Kinds of Mint Plants

The hardest thing about growing mint in the herb garden is choosing from over 600 varieties of mint that are available. The second hardest thing will be keeping the mint from taking over the garden and then the lawn. To keep mint plants within the space designated to them in the garden, plant them right in the container, leaving about an inch of the container above the ground. This will keep the roots from reaching out and allowing the plant to spread.


Spearmint grows well in any kind of soil, but it grows slowly the first year, and may not produce a lot until the second year. Plant it in full sun and give it plenty of water until the plant is well-established. Spearmint grown from seed tastes a bit harsher than spearmint grown from a cutting.


The purple leaves of the peppermint are very strongly flavored. Extracted oil from the peppermint plant is used in candies, liqueurs and chocolates. Because peppermint is a sterile hybrid, it doesn't produce seeds. The herb can be planted in full or partial sun. If the plant doesn't get enough sun, it will get spindly. Peppermint prefers rich, drained loamy soil.

Apple Mint

Apple mint makes a delightful iced tea, and is also used in cooking, for jams and jelly. The apple-green leaves of the apple mint will contrast nicely with other garden herbs. Plant apple mint in moist soil. It will grow well in partial shade to full sun as long as it gets enough moisture.

Licorice Mint

Licorice mint tastes a lot like Anise hyssop. The spikes of flowers are easy to dry for later use and make beautiful additions to herbal crafts. The silvery-green foliage of licorice mint smells as good as it looks. Plant licorice mint in full sun. The shrubby herb will grow up to 3 feet high. When allowed to flower, it attracts hummingbirds and butterflies.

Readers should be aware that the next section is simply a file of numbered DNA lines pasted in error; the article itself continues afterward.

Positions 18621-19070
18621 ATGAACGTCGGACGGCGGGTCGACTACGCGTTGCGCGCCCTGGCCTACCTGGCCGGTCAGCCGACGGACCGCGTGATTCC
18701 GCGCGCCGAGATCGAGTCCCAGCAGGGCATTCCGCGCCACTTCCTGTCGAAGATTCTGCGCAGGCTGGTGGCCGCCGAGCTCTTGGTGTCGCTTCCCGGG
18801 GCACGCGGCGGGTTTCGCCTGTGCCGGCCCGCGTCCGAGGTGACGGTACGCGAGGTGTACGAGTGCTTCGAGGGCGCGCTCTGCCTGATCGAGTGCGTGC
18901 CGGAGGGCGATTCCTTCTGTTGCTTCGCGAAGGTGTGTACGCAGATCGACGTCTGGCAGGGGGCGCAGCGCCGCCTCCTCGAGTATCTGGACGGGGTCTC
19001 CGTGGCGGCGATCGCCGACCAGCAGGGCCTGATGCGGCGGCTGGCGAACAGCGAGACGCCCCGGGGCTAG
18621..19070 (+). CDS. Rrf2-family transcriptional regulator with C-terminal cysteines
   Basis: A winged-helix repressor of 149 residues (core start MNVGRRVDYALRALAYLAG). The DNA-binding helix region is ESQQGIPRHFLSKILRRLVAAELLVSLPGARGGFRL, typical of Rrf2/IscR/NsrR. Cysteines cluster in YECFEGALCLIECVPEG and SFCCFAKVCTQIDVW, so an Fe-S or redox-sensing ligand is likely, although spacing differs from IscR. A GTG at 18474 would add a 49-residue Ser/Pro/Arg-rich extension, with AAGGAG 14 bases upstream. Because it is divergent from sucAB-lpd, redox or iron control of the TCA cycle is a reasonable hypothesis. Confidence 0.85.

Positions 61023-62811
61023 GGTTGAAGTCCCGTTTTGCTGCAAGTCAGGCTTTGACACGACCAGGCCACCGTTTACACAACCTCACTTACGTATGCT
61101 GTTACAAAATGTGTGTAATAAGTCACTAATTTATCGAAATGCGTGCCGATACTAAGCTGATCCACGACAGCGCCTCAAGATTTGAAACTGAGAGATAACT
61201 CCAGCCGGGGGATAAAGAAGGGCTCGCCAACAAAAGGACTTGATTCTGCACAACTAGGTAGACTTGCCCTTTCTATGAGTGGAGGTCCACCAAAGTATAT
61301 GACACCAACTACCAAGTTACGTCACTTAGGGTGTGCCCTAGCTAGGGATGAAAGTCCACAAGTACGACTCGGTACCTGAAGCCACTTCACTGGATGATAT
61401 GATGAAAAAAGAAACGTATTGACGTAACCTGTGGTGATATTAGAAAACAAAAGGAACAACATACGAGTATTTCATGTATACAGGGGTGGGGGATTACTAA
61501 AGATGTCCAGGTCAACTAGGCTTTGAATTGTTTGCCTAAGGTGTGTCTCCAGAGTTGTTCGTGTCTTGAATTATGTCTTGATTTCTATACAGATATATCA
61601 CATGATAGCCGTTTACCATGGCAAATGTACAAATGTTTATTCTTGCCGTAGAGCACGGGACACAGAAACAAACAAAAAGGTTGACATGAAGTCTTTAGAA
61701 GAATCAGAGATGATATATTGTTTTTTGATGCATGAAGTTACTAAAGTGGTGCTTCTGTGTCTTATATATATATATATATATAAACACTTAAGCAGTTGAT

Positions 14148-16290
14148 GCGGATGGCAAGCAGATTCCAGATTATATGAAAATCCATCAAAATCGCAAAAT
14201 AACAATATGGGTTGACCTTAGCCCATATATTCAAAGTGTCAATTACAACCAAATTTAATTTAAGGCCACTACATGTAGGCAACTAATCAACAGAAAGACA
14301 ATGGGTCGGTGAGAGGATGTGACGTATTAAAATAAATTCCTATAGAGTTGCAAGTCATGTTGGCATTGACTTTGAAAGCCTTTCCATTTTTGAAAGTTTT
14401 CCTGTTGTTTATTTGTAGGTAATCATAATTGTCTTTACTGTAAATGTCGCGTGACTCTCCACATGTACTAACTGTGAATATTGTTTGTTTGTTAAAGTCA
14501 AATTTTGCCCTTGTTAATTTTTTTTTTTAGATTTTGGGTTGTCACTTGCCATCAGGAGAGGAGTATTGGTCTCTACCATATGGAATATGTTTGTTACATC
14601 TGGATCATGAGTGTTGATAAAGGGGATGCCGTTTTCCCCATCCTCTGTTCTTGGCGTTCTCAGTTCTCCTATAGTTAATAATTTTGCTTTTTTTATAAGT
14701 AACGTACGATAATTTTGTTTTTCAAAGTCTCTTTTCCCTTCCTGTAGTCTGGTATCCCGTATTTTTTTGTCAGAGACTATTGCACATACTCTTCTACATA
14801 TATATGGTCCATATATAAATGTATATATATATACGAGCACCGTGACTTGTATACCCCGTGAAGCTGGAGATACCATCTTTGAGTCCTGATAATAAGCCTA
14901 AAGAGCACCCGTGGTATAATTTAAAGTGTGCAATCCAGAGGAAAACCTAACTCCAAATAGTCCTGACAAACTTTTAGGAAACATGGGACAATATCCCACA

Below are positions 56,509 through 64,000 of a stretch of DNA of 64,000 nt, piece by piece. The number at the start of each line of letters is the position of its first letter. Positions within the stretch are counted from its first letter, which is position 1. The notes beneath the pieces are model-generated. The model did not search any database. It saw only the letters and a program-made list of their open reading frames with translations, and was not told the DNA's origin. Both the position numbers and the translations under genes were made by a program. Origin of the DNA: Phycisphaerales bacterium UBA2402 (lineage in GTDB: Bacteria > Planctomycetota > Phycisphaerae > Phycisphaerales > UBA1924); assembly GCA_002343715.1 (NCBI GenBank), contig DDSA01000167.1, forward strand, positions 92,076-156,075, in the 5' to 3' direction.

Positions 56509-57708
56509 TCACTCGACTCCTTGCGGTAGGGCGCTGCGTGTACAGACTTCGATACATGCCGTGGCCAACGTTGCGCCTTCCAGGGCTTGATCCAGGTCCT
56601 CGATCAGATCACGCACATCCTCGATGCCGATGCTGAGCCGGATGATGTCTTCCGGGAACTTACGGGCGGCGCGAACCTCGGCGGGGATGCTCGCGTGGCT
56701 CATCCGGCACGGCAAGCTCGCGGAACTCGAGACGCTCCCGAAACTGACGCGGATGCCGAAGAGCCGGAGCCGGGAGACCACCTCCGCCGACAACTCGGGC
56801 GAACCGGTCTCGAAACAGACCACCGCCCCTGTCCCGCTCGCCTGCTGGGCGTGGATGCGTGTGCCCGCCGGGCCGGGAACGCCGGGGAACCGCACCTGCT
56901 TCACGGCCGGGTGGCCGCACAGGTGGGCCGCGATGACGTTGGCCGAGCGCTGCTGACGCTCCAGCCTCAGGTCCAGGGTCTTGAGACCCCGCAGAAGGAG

Chocolate Mint

The deep dark green leaves of the chocolate mint will add visual interest to the herb garden, as well as giving off an aroma of chocolate liqueur. Many people use it to make organic chocolate mint ice cream, and a couple of leaves at the bottom of the cup will flavor coffee. Plant chocolate mint in full sun to partial shade. When the stems get woody, remove them and let the new growth take over.

Basil Mint

Basil mint is a lot easier to grow than regular basil, and is interchangeable in recipes like pesto. Keep cutting the basil mint back, not letting it flower until finished harvesting the leaves. The flowers can be dried for herbal gifts and decorations.

Tip for Growing Mint

Prevent the mint plant from flowering by frequent cuttings. The beautiful flowers will appear after harvesting and can be dried for ornamental use.

Keywords: types of mint, mint varieties, growing mint

About this Author

Patrice Campbell, a graduate of Skagit Valley College, has more than 20 years of writing experience including working as a news reporter and features writer for the Florence Mining News and the Wild Rivers Guide, contributing writer for Suite 101 and Helium, and promotional writing for various businesses and charities.